Alamo Drafthouse in Dallas/Fort Worth to Show ‘Team America’ Instead of ‘The Interview’

The Alamo Drafthouse is running “Team America: World Police” instead of Sony’s “The Interview” movie.

Sony Entertainment may have pulled “The Interview” in wake of hacker threats, but at least one theater isn’t letting North Korea off the hook. The Alamo Drafthouse announced its plans to show “Team America: World Police” in its place at its Dallas/Forth Worth location.

“We’re just trying to make the best of an unfortunate situation,” creative manager and programmer James Wallace of the Richardson, Tex., theater explained to reporters.

The 2004 musical by “South Park” creators Trey Parker and Matt Stone features an all-puppet cast, with a puppet version of North Korea’s then-dictator Kim Jong Il as its foul-mouthed main villain.

On the movie theater’s official page for the event, the Alamo Drafthouse is promising to turn the movie into both a singalong and a quote-a-long:

“We’ll have subtitles for all the songs and all of our favorite quotes, so you’ll have plenty of opportunities to scream out ‘AMERICA! FUCK YEAH!’ at the top of your lungs. And yeah, we will have American flags, red white and blue streamers, balloons, and more for everyone. And THAT is how true American heroes will be celebrating this year, but if you want to let the terrorists win…well, that’s your prerogative.”

The plot of the picture, co-written by South Park creators Trey Parker and Matt Stone, revolves around Kim Jong Il, the father of current North Korean dictator Kim Jong Un. The posters promoting the R-rated movie in 2004 included the tagline, “Putting the ‘F’ Back in Freedom.”

Earlier in the day, American officials announced that they have determined that the government of North Korea is linked to the hack that left Sony Entertainment Pictures reeling and eventually prompted it to pull a movie critical of the country’s leader.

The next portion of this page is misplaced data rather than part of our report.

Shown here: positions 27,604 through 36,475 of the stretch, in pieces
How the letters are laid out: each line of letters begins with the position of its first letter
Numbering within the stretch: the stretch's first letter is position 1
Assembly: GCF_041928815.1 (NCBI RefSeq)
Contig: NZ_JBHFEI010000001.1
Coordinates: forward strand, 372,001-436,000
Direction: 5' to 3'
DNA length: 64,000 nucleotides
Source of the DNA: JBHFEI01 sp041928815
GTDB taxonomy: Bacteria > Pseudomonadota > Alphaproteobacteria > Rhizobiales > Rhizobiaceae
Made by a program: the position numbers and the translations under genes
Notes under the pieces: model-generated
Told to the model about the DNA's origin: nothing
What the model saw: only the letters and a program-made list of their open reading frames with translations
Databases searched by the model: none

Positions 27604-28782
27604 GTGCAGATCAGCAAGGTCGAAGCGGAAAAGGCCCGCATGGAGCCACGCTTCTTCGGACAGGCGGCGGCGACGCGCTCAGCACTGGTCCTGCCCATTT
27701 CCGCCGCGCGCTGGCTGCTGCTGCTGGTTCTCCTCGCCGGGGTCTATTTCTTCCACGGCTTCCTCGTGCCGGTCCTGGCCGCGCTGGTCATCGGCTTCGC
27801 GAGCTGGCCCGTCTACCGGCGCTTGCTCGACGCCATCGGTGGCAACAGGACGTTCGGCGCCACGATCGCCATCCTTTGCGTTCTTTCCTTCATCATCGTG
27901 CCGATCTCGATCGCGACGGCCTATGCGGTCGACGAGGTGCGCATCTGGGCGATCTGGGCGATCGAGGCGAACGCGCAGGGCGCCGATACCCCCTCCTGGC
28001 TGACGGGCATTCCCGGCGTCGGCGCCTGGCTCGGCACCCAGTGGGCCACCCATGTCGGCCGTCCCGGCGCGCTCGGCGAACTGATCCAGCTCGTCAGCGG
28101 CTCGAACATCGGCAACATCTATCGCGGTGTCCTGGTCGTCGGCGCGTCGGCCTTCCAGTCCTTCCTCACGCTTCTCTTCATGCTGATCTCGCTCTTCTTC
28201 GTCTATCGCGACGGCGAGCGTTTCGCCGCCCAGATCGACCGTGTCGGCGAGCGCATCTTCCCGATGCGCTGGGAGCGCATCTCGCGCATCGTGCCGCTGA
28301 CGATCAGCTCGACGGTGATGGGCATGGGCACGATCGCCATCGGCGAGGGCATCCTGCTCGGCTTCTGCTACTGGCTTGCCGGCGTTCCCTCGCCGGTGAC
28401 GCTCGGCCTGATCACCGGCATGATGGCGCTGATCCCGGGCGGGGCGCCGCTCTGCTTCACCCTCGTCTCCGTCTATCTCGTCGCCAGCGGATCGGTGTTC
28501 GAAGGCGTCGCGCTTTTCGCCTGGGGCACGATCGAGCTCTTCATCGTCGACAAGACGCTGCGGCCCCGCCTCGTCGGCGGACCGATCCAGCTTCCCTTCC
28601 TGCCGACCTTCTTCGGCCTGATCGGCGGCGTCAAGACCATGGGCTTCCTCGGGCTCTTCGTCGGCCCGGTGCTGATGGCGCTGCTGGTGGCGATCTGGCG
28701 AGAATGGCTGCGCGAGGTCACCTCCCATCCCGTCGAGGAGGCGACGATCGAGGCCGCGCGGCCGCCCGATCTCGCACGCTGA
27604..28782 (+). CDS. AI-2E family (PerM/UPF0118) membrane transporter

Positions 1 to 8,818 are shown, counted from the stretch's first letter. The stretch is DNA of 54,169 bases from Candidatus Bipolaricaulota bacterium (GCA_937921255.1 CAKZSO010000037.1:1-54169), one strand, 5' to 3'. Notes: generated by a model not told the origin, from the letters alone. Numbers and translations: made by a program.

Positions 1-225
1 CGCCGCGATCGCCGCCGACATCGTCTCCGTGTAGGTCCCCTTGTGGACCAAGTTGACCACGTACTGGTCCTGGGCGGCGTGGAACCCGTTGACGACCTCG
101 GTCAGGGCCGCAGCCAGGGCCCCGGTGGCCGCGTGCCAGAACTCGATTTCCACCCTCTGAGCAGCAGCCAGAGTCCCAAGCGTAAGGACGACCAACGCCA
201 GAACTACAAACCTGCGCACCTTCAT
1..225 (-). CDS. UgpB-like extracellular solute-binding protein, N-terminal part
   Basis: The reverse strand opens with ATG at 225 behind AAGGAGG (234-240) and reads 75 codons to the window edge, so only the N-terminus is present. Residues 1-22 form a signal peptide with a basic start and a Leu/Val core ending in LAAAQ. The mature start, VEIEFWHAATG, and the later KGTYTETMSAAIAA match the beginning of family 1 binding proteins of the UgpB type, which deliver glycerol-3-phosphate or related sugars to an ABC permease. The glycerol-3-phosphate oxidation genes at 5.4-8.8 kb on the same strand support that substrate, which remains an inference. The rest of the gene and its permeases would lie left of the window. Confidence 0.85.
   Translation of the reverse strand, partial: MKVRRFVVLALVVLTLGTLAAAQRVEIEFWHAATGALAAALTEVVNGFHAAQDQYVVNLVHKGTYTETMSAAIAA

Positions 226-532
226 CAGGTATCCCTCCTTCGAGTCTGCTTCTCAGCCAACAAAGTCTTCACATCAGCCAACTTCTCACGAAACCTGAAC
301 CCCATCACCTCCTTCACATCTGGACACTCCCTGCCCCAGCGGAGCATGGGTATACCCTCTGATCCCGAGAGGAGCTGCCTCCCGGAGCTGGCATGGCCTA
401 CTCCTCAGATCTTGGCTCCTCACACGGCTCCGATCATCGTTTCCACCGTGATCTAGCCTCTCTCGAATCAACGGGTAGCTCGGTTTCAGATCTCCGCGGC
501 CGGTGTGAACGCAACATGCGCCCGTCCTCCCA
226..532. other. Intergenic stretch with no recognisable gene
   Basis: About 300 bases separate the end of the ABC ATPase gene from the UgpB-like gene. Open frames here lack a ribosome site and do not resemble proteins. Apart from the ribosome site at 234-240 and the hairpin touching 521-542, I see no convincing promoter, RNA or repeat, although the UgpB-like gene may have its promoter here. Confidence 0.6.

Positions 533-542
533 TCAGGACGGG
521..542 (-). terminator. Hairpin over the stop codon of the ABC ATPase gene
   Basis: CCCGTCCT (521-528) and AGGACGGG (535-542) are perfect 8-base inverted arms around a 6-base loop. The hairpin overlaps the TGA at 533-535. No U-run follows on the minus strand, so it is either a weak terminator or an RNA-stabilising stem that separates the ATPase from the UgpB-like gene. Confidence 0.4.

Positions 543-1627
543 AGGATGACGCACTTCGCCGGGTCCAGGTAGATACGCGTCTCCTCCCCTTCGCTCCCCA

However, it’s still unclear about the nature of North Korea’s involvement. The country, while lauding the hack against Sony, has previously denied being behind it. There were conflicting reports a few days ago, and officials are expected to unveil their findings Thursday. But the U.S. official confirmed that intelligence authorities have indeed determined North Korea was behind the hack, one of the worst cyberattacks ever against an American company.

The New York Times, citing senior Obama Administration officials,reported that intelligence officials have determined North Korea was “centrally involved.” NBC News, also citing unnamed U.S. officials,reported that the Americans believe the hacking came from outside North Korea itself, but that the hackers were acting on orders from Pyongyang.

“The hack exposed reams of company data, including employees’ emails and salaries,” Sony reports.

“We are deeply saddened by this brazen effort to suppress the distribution of a movie, and in the process do damage to our company, our employees and the American public,” Sony said in a statement. “We stand by our filmmakers and their right to free expression and are extremely disappointed by this outcome.”

Sony came under immediate criticism for the decision to pull “The Interview” movie.

“With the Sony collapse, America has lost its first cyberwar. This is a very, very dangerous precedent,” said former Republican House of Representatives speaker Newt Gingrich in a Twitter post.

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